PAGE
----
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Dallas,

Safety first!!!

There are tons of ways to fish and you can get real bogged down with what types of lures & jigs to use. So the advice Fishinlooney gave you is real sound advice. If you can't find someone to take you along who has the gear and experience there are plenty of guides who do ice-fishing trips. Money well spent to learn from someone who does it for a living, has all the gear and will usually supply you with a sandwich or two for your hard earned dollars.

Meanwhile there are thousands of videos on YouTube you can watch to gain more knowledge and tips on what to use and "how to".

Good Luck and BE SAFE!!!!
 

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Dallas,

One trick I learned a few years back while fishing the rivers in January and February is to use a "liner sock" under your wool socks. They tend to wick away the perspiration really well. I found some the other day at Wally World. The brand was Realtree. 90% Polyester, 5% Nylon and 5% Spandex.

I spend many hours in really cold water and never feel a hint of cold with them under my wool socks. I've used them as well when I am out at 2 am in the freezing cold shoveling snow and never had my feet get cold even with lightweight hiking boots on.
 

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I do the same with a thin acrylic sock under the wool sock, Ninjo, but sometimes when I go with just wool I can't tell a difference.
I chew so I think my circulation is getting bad Goldy. When I try without the liner sock it gets a little chilly when I'm not moving.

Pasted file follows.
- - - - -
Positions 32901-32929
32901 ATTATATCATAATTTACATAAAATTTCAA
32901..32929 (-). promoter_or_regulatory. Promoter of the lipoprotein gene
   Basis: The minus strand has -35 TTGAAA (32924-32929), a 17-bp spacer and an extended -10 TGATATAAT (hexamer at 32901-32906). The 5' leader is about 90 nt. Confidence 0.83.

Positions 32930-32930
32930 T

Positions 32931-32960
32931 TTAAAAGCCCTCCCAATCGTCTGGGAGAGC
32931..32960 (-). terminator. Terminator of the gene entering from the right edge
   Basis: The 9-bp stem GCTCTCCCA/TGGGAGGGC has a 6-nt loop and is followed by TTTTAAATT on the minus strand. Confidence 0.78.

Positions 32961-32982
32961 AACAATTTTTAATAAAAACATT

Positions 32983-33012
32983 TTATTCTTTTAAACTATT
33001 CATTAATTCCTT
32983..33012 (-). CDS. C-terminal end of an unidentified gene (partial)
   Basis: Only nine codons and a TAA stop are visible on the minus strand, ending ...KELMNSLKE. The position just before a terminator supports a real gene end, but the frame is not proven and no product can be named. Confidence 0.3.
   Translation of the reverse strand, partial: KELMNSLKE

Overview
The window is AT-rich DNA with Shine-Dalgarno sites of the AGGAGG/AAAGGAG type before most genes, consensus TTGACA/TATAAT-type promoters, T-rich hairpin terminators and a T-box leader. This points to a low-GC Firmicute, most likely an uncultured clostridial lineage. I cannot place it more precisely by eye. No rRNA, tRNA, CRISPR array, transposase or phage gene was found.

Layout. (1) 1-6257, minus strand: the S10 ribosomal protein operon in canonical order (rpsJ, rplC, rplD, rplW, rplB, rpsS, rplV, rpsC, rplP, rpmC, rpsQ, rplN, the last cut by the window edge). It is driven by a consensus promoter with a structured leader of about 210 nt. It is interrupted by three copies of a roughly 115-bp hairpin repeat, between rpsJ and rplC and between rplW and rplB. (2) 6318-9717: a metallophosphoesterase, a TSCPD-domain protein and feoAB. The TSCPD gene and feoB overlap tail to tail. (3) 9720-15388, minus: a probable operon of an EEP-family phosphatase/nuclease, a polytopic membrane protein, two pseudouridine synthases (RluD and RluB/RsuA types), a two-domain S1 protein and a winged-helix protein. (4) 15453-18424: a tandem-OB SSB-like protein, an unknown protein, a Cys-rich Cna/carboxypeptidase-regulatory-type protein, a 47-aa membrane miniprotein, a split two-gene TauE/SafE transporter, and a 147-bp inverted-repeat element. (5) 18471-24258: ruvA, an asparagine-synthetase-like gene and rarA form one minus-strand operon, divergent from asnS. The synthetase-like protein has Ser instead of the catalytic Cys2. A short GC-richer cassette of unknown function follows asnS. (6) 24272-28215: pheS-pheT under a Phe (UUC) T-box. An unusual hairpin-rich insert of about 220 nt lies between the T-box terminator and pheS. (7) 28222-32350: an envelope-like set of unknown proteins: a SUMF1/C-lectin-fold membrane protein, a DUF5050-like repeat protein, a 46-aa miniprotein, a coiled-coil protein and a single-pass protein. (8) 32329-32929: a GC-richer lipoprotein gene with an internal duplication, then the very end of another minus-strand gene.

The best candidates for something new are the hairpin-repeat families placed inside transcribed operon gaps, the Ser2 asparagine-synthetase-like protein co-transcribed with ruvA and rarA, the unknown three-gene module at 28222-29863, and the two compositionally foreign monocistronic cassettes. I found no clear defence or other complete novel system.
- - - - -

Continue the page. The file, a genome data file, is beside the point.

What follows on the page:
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try the 100 proof Schnapps...
OR, stout it up with a bit of EVERCLEAR... maybe 3-4 oz. in a pint....
Makes a WORLD of difference...
I save my drinking game for darts league fellas.... I like to catch fish and get my ass off the ice in one piece. Nothing wrong with having a sip or two to take the chill off, but I can't remember the last time I got a "buzz" fishing. Guess some might thing I'm too serious, but I have a blast just fishin'
 

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dallas, Everyone's body is a little different. The biggest thing that seems to be an issue for me when ice fishing is the layer between your boot and the ice. Standing or sitting in one place tend to slow circulation and with thinner soles that tends to make your feet colder.

Pac type boots will almost always be a thicker sole than most other type boots, but they can cause your feet to sweat. Best tips I know are to try to keep moving your feet and toes or add some of the packeted type toe warmers in your boot just underneath your toes. I spend many hours in the cold both working and fishing and it seems that my feet are the warmest when they are moving around a little. Changing socks can help also. Sweat is your enemy in the cold. Layering the right type of materials for your body type may take some trial and error.

I'm sure you will get lots of other helpful tips from the vets on here that may help as well.

Good Luck
 
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